Battered by an Unpopular Pension Reform, Argentina’s Macri Hunkers Down

Battered by an Unpopular Pension Reform, Argentina’s Macri Hunkers Down
A demonstrator waves an Argentine flag as a crowd marches to the Congress to protest the recent pension reform, Buenos Aires, Argentina, Dec. 19, 2017 (AP photo by Victor R. Caivano).

Argentina’s president, Mauricio Macri, opened the year on the heels of a bruising fight over pension reform, which has galvanized the opposition and sent his approval ratings tumbling. But the promise of greater economic growth and persistent divisions among the opposition make it far from certain that this short-term turmoil will derail his government’s agenda and turn into a major barrier to his re-election next year.

Macri’s team first began floating the idea last summer of reforming a retirement system that is plagued by an insufficient funding base—the result of demographic factors and widespread labor informality. His determination to secure a legislative fix to these problems grew following his party’s surprisingly decisive victory in October’s mid-term elections, when it substantially increased its representation in Congress. Weeks of political horse-trading culminated in the reform’s passage on Dec. 19, though legal challenges continue in the courts.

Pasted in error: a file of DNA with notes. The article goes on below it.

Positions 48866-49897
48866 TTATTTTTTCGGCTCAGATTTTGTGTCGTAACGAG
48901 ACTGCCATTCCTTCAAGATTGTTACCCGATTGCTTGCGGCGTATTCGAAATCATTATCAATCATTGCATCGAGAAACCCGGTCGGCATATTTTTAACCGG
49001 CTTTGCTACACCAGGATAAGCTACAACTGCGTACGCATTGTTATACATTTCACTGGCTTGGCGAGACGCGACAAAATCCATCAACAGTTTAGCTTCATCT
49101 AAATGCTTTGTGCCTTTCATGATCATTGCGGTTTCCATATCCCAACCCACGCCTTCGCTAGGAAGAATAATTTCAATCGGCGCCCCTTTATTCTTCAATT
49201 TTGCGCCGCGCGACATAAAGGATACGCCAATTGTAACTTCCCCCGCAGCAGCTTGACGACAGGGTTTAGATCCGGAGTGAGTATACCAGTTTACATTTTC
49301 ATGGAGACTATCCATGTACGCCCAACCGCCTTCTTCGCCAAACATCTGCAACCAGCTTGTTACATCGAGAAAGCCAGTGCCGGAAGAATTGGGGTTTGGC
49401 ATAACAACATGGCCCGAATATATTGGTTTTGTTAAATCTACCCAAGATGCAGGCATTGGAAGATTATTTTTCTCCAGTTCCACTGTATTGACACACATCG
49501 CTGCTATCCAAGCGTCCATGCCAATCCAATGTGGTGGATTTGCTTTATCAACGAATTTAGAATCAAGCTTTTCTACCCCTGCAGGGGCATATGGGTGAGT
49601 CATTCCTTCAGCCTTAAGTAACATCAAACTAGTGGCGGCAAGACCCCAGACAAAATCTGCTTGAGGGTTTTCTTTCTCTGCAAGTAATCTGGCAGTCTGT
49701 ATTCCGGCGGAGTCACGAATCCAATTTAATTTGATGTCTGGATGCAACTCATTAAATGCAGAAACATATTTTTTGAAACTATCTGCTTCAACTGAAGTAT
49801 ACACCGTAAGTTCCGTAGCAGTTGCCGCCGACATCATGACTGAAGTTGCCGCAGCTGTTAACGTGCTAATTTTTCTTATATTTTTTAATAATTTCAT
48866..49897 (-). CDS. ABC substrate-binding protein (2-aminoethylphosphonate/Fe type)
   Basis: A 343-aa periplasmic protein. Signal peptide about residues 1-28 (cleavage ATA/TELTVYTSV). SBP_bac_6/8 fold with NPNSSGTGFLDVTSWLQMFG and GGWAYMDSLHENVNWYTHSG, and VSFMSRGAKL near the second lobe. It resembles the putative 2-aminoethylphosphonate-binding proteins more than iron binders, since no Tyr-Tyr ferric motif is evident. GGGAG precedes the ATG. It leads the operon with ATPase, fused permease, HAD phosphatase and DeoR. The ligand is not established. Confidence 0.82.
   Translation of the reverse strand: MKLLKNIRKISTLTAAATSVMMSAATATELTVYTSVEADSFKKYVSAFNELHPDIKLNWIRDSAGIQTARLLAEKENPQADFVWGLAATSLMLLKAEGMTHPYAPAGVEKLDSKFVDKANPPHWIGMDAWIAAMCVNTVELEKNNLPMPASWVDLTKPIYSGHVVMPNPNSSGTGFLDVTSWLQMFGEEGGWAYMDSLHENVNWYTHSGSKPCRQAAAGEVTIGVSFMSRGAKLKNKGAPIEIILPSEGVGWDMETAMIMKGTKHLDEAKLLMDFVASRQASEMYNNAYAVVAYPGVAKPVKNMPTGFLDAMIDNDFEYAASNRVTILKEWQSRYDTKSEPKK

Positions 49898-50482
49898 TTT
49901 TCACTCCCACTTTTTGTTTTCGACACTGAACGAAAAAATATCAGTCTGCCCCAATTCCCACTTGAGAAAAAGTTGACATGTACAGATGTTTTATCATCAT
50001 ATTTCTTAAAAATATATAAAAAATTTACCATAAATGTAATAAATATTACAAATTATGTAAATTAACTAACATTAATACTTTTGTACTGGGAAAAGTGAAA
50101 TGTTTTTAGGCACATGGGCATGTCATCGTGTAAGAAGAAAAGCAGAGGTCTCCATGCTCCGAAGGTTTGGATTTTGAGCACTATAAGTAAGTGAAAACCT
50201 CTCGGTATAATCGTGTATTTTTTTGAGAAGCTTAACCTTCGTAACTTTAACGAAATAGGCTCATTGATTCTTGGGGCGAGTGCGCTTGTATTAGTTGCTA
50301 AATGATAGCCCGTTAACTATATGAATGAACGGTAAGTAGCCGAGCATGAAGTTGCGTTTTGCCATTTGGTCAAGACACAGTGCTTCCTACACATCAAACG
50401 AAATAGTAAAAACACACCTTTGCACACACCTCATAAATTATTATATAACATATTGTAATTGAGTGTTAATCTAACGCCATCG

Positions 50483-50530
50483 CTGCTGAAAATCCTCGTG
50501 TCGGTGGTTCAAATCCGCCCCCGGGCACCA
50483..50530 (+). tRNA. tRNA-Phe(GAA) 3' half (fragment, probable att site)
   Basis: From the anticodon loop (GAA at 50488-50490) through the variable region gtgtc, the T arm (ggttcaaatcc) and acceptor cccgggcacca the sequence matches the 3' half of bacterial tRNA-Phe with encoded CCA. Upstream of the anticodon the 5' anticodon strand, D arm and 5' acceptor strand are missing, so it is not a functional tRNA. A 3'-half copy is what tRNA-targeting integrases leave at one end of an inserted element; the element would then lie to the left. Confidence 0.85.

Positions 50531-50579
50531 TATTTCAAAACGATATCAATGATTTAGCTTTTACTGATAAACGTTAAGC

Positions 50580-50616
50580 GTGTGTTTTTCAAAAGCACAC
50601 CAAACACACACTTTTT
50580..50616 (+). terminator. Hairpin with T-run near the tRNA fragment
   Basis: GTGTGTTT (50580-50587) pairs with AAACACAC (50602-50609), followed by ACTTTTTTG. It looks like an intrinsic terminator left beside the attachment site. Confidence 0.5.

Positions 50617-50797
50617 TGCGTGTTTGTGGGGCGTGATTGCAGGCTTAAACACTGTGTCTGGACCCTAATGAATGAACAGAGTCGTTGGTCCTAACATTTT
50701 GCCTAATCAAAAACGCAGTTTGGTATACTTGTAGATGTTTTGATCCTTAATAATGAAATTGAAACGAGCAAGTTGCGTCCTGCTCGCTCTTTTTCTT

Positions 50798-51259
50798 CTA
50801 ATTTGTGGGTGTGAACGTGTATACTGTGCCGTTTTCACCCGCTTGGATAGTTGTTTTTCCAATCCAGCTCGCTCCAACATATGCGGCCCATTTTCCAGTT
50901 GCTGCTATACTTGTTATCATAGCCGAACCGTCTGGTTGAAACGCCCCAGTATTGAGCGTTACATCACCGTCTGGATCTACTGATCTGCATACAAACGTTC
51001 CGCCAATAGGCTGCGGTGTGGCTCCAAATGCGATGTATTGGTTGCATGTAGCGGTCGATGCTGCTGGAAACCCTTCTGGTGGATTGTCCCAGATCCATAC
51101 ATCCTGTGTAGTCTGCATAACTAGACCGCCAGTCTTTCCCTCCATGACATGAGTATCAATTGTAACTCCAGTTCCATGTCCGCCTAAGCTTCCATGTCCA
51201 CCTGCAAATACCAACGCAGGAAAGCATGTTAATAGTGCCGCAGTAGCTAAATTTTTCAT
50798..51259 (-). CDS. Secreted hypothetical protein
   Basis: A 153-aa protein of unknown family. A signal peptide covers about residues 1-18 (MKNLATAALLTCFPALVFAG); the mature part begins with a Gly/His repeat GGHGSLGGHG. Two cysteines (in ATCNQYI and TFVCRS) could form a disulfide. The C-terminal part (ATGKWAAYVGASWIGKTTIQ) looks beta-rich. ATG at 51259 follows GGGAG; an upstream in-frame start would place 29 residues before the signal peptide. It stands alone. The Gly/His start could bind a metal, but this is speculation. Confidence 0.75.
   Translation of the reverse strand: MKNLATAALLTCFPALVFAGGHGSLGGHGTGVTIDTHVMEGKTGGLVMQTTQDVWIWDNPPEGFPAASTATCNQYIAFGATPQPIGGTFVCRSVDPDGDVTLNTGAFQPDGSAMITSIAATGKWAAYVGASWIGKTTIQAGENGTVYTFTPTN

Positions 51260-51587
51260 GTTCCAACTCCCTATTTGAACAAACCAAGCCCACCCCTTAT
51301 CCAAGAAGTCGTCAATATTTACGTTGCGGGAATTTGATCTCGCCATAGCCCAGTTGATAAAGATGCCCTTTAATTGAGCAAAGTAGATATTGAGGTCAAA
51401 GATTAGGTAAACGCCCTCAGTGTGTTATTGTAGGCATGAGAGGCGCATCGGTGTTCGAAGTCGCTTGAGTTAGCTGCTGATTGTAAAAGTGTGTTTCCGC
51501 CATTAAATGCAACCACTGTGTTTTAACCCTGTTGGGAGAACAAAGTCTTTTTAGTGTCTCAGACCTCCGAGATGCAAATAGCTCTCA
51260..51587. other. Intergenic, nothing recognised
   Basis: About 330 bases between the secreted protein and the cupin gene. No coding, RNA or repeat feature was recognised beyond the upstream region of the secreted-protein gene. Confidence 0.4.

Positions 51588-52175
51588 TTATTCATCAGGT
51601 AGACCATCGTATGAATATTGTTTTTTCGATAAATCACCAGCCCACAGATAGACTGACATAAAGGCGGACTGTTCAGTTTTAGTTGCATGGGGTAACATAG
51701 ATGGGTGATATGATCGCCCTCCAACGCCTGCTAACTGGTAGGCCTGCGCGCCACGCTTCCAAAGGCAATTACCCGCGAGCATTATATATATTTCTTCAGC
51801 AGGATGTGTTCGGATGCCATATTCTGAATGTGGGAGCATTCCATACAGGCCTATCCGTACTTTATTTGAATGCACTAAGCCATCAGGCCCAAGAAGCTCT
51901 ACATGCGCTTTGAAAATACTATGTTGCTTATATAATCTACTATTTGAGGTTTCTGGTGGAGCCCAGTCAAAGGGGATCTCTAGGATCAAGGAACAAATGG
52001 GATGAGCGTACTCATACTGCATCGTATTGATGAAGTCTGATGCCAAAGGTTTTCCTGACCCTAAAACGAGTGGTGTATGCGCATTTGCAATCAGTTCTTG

Pension reform has proved no less controversial in Argentina than in bigger, wealthier countries, whether France or the United States. One of the law’s most contentious features is a new formula to determine changes in benefits for Argentine pensioners, which in most cases will slow down the rate at which pensions increase. The reform also raised the retirement age from 65 to 70 years for men, and from 60 to 63 years for women.

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